Principal Investigator

Elizabeth Raposa, Ph.D.

Dr. Liz Raposa is an Assistant Professor in the Department of Psychology at the College of William and Mary. She was an undergraduate double major in Psychology and Comparative Literature at the University of Pennsylvania. She received her Ph.D. in Clinical Psychology from the University of California, Los Angeles, where she studied how early life adversity influences psychosocial and biological development in ways that create risk for poor mental and physical health. After completing her pre-doctoral internship in the Dialectical Behavior Therapy Program at Yale-New Haven Hospital, she took a postdoctoral fellowship as a MacArthur Foundation Network Fellow at the University of Massachusetts, Boston.

Dr. Raposa joined the faculty at William and Mary as a licensed clinical psychologist in Fall 2016. Her research investigates how early life stressors influence trajectories of development, and how close relationships with parents, peers, or others might mitigate the negative impact of early stressors on youth. In particular, Dr. Raposa has recently conducted several studies examining adult-youth mentoring relationships as one protective factor for youth growing up in high-stress environments. Dr. Raposa teachers undergraduate courses on Abnormal Psychology (PSYC 318), Behavior Modification (PSYC 422), and Health Psychology (PSYC 356), as well as a master’s level course on Clinical Psychology (PSYC 668). She also supervises undergraduate research (PSYC 491) and directed reading courses (PSYC 490). In addition to her work as a professor at William and Mary, Dr. Raposa enjoys reading, playing tennis, and hiking with her dog, Barkley.


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Graduate Students

Current M.A. Students

Ti Hsu

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Ti’s research interests involve cultural influences on developmental processes and outcomes, especially mood (i.e., anxiety and depression) and externalizing disorders in childhood and adolescence. At W&M, her current research focuses on the effects of stress and negative affect on the eating behavior of adolescents, as well as the possible role of fear as a factor in early- and adolescent-onset conduct disorders. She hopes to ultimately examine these same factors in international adolescent populations in order to delineate the effects of culture on the risk factors that contribute to socio-emotional and psychiatric outcomes in adolescents.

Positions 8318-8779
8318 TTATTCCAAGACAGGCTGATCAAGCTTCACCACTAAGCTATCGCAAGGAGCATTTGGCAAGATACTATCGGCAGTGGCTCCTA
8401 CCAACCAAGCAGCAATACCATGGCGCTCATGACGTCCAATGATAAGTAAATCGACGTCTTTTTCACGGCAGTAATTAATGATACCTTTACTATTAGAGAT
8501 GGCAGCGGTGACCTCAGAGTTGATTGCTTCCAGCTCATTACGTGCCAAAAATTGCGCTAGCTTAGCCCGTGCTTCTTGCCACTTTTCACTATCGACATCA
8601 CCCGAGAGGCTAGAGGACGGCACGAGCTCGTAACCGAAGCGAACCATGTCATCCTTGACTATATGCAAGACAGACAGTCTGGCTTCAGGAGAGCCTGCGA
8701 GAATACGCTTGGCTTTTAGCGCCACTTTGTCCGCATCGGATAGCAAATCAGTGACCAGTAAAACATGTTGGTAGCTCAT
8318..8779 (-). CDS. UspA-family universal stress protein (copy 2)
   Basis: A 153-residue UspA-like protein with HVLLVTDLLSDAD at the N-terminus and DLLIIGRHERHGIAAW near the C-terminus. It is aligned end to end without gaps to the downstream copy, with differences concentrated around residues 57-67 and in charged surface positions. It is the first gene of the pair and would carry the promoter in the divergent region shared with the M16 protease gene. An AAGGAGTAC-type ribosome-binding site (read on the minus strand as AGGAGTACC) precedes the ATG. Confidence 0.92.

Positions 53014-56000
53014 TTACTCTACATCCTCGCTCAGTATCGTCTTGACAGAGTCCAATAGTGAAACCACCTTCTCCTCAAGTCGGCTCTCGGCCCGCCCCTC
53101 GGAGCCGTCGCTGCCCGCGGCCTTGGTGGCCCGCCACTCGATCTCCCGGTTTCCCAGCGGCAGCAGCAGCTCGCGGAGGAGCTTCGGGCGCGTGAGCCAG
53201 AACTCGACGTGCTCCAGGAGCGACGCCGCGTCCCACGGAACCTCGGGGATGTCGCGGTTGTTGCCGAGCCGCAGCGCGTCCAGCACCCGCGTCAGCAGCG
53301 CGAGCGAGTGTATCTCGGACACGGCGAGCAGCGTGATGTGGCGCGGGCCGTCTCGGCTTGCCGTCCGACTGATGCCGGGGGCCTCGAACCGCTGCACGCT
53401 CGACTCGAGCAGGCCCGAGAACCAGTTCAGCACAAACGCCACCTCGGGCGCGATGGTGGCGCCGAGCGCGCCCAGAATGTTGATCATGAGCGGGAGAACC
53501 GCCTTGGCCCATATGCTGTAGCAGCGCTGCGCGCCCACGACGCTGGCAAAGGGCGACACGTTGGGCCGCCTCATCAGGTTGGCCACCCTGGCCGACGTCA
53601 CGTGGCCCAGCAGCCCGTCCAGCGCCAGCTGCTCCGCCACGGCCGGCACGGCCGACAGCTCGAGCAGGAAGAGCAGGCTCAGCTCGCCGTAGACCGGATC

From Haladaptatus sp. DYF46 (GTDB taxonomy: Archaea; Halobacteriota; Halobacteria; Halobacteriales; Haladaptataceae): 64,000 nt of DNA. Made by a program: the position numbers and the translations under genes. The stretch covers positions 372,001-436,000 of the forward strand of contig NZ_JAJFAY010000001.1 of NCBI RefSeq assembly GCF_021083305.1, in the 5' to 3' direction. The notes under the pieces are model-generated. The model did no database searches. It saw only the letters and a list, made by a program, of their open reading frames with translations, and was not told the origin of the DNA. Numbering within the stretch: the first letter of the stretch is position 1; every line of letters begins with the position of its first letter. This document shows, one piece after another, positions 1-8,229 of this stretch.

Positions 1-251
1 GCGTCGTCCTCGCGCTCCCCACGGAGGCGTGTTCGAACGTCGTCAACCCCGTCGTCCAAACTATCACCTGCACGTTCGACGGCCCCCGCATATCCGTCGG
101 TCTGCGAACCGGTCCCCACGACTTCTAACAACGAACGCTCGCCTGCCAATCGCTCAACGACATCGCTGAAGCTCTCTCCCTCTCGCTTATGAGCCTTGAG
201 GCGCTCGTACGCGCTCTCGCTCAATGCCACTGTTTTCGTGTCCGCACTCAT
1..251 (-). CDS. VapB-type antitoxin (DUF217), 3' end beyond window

Nyx Robey

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Nyx‘s research interests include dissemination and implementation science in psychological research, including the systems and organizational factors that ensure an intervention’s success, particularly within diverse populations of youth. At W&M, her research examines the factors that influence the impact of youth mentoring programs on positive mental health outcomes. These interests stem from a multitude of experiences with youth, school partners, and AmeriCorps. Her long-term goal is to connect her research to public policy to ensure equal access to evidence-based interventions across traditionally underserved populations.


Shannon Hahn


Shannon’s research interests include studying the origins, development, and consequences of childhood externalizing disorders (i.e., ADHD, oppositional defiant disorder, and conduct disorder) by using a diverse array of research methods. Additionally she’s interested in identifying genetic and environmental risk factors that contribute to negative psychiatric, and socio-emotional outcomes as well as potential protective factors.



Research Assistants

The Raposa lab includes a team of 10-15 undergraduate research assistants who help with study design, data collection and management, data analysis, and manuscript writing. Undergraduate students have the opportunity to help with existing studies, or to propose and conduct an independent research project.